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Part 2: Roof Replacement Recommendations
By Dave Lubach, Associate Editor
May 2014 -
Roofing Article Use Policy
The condition of a roof is an important gauge of whether replacing or recovering a roof is necessary, Oliver says.
“I’m not a fan or advocate of reroofing on a calendar schedule by age,” he says. “Some roofs, because of the way they are originally installed or designed, are failed at 12-13 years, (while) some are 23 to 25 years.”
The type of facility is one important factor in determining whether the time is right to replace a roof.
“If it’s a warehouse and you’re storing non-critical materials in there, you can absorb a few leaks that are not catastrophic,” Oliver says. “It’s not a big problem.
“If it’s a school, particularly a cafeteria where food is served, then you can’t have roof leaks because of potential food contamination. If it’s a health care facility or a hospital, you really can’t have roof leaks at all. The type of facility has a lot to do with the critical nature of when you reroof.”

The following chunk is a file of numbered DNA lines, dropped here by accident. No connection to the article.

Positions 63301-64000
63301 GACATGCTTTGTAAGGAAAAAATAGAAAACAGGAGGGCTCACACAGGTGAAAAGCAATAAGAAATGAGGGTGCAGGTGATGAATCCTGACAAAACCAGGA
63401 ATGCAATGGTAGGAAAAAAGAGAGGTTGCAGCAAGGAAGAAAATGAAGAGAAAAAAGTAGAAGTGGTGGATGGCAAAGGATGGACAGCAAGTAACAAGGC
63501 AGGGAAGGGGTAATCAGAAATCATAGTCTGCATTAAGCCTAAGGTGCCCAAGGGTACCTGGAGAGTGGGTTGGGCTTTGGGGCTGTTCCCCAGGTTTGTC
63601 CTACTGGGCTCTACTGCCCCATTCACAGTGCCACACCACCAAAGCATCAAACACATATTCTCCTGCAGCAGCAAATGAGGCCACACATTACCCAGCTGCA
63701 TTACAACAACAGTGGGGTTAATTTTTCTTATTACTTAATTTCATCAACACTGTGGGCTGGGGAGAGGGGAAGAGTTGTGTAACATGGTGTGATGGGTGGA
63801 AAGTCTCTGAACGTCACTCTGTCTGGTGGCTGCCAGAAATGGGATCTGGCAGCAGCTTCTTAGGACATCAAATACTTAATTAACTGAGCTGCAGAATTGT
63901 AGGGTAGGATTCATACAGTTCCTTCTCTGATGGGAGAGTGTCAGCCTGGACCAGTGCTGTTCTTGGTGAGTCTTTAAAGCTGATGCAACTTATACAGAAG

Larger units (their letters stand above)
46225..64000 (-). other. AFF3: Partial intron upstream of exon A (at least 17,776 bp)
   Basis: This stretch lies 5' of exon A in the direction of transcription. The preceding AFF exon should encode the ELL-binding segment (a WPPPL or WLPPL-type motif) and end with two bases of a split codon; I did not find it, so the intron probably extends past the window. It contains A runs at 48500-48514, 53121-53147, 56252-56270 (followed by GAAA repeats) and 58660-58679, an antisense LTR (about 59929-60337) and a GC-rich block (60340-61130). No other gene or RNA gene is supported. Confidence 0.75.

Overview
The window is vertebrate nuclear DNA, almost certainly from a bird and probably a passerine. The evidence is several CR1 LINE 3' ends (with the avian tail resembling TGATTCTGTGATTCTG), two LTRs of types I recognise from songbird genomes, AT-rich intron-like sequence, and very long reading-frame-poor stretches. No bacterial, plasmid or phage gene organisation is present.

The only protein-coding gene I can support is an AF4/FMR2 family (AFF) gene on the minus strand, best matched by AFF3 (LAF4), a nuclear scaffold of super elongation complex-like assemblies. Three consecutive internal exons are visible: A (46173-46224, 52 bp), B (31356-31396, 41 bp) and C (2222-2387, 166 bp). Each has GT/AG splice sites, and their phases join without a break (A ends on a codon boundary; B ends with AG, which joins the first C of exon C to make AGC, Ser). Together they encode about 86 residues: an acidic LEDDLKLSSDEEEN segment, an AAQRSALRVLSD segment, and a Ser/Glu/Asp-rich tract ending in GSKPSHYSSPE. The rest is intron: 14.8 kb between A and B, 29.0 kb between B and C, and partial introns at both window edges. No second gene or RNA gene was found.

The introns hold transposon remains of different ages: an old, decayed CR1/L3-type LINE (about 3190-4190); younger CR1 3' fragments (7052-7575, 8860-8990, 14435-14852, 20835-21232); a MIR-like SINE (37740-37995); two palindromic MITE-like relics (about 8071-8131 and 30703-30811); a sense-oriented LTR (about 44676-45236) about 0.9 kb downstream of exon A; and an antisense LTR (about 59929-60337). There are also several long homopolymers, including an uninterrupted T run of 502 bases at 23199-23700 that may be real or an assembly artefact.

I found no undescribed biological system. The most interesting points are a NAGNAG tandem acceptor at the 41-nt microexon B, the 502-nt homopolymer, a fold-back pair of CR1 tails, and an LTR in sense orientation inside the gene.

Managers should take a long-term view over short-term cost savings when considering whether to repair, recover or replace a roof.
“The one area we focus on most is life-cycle costs,” Oliver says. “What is the roof costing you over the long term? When you mention recover or reroof, we tend to not recover very much. We tend to be proponents of removing the roof and replacing it. That costs more, clearly, but the roofing industry has found that when you replace the entire assembly, the probability that you are going to get a longer life out of it is pretty high.”
One wise strategy for managers is to think of their roof as part of a management program that incorporates regular inspections and maintenance costs into the overall plan.
“There are probably 100 roofing systems in the U.S. today,” Oliver says.
“Having an independent consultant is a pretty good way to find out if you are installing the right kind of roof. Some of these roof systems have great track records over a long period of time. Facility managers have a lot of roofing manufacturers and marketing companies calling on them, and there’s this tendency to think the last guy they called has the best products.
“Getting an independent assessment is very important so you have a knowledgeable person who understands all the products out there — which ones have a strong track record and which ones don’t.”
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Part 1: Roof Strategies: Repair, Recover or Replace?